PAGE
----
Physician Detroit Medical Center Detroit, Michigan, United States
Case Diagnosis: Development of complex regional pain syndrome and left femoral nerve entrapment after multiple revascularization surgeries for critical limb ischemia
Case Description: 41 year old female with history of recurrent DVT’s who presented to the ED in 2018 with left leg pain, numbness and weakness. CT angiogram revealed thrombus within the descending thoracic aorta, and emboli within the left femoral artery, anterior tibial and peroneal arteries and dorsalis pedis artery. She underwent aortoiliac, left superficial femoral, profunda femoral, and tibial artery cutdown. In early 2019 she presented with left leg pain and was found to have critical limb ischemia requiring arteriogram, balloon angioplasty, pseudoaneurysm repair, and tPA catheter insertion. Over the next few months she developed worsening numbness, pallor, coolness, dysesthesias, and burning pain of the left leg, as well as weakened knee extension and gait disturbance. She had recurrence of critical limb ischemia in August 2019 and underwent recanalization and balloon angioplasty. MRI performed in October confirmed femoral nerve entrapment at the site of her left anterior groin wound.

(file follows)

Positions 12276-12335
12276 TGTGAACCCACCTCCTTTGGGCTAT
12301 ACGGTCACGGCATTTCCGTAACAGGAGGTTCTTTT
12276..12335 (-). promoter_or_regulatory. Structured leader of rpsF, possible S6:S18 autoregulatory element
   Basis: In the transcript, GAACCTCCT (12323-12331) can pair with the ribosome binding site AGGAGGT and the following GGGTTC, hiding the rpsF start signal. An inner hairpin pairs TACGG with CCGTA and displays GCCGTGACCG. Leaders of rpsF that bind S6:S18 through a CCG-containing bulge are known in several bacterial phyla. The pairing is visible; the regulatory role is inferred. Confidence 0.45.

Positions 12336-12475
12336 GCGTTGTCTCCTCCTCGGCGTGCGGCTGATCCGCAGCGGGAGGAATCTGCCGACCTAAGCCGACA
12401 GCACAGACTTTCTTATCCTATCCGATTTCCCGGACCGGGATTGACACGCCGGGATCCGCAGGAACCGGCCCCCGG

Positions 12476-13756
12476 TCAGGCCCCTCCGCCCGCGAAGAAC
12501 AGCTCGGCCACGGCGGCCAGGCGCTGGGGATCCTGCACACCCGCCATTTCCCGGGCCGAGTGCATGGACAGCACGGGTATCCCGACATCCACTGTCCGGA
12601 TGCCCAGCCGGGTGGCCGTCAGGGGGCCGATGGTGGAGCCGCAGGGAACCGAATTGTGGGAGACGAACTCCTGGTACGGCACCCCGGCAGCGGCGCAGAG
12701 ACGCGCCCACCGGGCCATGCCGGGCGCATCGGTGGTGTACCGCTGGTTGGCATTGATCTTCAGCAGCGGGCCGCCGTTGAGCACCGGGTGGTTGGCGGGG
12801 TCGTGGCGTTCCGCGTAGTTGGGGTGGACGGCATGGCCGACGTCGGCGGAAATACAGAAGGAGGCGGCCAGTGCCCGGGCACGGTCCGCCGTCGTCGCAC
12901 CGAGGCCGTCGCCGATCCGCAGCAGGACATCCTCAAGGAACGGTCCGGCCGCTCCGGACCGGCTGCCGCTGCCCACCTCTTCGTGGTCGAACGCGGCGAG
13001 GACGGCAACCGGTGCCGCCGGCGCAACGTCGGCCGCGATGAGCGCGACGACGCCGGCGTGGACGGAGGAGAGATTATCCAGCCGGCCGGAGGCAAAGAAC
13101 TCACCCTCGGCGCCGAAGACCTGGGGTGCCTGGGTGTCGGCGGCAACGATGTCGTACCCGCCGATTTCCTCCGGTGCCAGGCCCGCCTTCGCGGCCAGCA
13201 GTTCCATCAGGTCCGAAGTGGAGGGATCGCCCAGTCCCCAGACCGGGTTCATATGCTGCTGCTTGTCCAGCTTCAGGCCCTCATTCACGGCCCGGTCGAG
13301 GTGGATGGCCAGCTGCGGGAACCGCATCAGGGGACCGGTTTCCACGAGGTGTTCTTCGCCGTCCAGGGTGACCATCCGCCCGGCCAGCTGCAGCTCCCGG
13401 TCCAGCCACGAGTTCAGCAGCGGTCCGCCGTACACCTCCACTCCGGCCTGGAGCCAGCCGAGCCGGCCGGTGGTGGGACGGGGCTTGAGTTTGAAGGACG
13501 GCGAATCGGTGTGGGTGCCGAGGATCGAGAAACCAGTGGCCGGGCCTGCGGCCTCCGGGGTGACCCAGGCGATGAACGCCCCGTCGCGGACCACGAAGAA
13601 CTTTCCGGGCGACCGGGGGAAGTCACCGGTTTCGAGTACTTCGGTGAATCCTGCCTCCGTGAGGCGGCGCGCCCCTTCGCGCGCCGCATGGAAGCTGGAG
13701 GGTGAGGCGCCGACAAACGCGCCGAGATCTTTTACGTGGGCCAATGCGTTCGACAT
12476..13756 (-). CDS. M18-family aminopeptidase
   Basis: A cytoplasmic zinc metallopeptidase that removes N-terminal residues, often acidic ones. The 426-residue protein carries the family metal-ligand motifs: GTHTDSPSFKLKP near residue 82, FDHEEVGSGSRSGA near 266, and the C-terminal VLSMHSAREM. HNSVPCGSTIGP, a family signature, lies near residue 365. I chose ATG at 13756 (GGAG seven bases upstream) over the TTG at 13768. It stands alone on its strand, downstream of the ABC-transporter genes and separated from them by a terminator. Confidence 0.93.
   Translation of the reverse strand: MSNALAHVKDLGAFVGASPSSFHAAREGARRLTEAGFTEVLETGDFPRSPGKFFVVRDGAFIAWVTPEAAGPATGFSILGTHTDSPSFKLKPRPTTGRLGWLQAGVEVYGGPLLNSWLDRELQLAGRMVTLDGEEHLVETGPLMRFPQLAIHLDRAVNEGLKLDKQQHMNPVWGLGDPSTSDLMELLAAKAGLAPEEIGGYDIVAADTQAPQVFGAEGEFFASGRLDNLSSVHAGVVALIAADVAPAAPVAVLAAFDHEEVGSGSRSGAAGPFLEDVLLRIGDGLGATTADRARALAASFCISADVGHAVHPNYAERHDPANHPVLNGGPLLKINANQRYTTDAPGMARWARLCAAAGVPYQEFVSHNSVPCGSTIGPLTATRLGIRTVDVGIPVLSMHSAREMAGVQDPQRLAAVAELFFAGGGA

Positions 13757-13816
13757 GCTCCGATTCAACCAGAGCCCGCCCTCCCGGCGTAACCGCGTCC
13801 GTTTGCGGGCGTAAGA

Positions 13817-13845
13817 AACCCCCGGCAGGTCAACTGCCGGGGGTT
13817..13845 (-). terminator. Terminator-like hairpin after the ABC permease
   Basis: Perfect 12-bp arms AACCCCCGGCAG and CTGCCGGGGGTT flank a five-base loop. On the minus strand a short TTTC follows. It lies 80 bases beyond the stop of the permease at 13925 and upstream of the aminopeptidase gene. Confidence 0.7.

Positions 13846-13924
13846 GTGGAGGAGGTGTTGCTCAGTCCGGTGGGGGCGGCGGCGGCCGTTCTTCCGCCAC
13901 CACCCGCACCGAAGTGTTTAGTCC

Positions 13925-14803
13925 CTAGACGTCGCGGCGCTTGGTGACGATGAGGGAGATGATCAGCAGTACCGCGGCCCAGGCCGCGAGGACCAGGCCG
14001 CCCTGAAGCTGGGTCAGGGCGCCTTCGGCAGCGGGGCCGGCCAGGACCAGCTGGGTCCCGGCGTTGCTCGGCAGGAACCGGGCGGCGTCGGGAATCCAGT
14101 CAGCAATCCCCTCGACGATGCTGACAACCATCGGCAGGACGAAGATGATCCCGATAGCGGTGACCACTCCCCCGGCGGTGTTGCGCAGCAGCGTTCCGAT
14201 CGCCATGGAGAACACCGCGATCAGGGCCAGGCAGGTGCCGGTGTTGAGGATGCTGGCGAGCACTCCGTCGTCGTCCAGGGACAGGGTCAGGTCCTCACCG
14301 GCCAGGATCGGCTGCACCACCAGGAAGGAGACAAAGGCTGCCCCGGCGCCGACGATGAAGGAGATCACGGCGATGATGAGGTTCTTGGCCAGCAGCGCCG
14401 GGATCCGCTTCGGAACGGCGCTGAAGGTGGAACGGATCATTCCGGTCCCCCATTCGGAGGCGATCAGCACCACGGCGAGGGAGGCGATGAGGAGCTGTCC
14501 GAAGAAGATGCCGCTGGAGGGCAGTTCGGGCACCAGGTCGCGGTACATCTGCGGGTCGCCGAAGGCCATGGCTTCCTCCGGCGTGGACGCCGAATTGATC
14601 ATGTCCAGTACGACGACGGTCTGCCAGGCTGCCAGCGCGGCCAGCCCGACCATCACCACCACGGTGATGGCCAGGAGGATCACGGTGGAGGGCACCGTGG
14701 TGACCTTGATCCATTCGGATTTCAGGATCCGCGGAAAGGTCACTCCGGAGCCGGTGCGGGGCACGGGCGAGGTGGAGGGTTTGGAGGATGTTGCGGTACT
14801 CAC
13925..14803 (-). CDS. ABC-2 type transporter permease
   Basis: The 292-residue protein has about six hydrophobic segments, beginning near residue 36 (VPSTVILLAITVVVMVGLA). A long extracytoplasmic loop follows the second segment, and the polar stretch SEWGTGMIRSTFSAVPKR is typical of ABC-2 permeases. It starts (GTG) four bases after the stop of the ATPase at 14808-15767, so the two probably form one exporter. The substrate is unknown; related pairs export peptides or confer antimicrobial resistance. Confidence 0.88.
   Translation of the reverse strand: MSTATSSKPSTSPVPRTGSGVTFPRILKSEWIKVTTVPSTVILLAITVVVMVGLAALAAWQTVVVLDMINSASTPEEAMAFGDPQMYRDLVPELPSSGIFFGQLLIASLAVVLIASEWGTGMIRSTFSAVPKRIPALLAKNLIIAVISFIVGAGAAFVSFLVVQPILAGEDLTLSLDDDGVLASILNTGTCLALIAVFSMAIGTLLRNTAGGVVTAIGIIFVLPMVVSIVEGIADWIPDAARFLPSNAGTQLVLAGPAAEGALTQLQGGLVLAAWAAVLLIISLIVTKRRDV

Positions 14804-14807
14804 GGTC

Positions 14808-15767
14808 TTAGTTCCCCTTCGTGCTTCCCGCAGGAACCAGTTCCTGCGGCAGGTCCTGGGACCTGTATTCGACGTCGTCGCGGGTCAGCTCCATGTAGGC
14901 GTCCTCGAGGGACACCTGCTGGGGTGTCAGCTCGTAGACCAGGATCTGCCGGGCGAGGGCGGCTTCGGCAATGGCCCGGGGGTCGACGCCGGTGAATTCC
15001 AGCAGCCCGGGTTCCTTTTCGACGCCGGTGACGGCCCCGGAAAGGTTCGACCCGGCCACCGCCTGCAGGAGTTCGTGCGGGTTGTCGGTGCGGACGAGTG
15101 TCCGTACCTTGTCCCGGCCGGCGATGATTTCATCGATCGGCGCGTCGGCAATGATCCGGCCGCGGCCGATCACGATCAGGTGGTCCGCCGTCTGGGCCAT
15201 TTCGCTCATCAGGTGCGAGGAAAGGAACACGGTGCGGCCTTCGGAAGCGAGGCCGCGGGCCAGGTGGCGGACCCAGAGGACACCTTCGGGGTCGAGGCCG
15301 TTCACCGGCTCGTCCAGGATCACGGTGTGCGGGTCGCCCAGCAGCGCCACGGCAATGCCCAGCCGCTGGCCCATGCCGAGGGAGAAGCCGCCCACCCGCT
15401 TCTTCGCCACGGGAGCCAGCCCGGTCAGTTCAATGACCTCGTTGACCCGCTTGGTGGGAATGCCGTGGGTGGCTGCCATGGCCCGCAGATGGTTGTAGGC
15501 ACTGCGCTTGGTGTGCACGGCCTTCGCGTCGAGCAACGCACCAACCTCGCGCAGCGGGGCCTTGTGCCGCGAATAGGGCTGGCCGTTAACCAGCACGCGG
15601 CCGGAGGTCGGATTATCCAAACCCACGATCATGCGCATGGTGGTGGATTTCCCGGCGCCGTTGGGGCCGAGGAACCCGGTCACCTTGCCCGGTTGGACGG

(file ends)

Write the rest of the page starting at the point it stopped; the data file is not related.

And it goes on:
Discussions: Complex regional pain syndrome is a complicated, chronic pain condition that often occurs after an injury or trauma. Symptoms can often vary however they often include pain, paresthesias, vasomotor changes, and skin trophic changes. While these can rarely occur after significant vascular procedures, this case demonstrates the development of CRPS type II due to femoral nerve entrapment. Her exam, months after surgery, revealed cool, pale skin with vasomotor changes, as well as paresthesias and allodynia. Her muscle strength was significant for quadriceps weakness which correlates with demonstrated femoral nerve entrapment on MRI. She continues to work with physical therapy to work on strength, function and mobility.
Conclusions: This is first case, to our knowledge, of the development of CRPS due to femoral nerve entrapment after critical limb ischemia and multiple revascularization surgeries.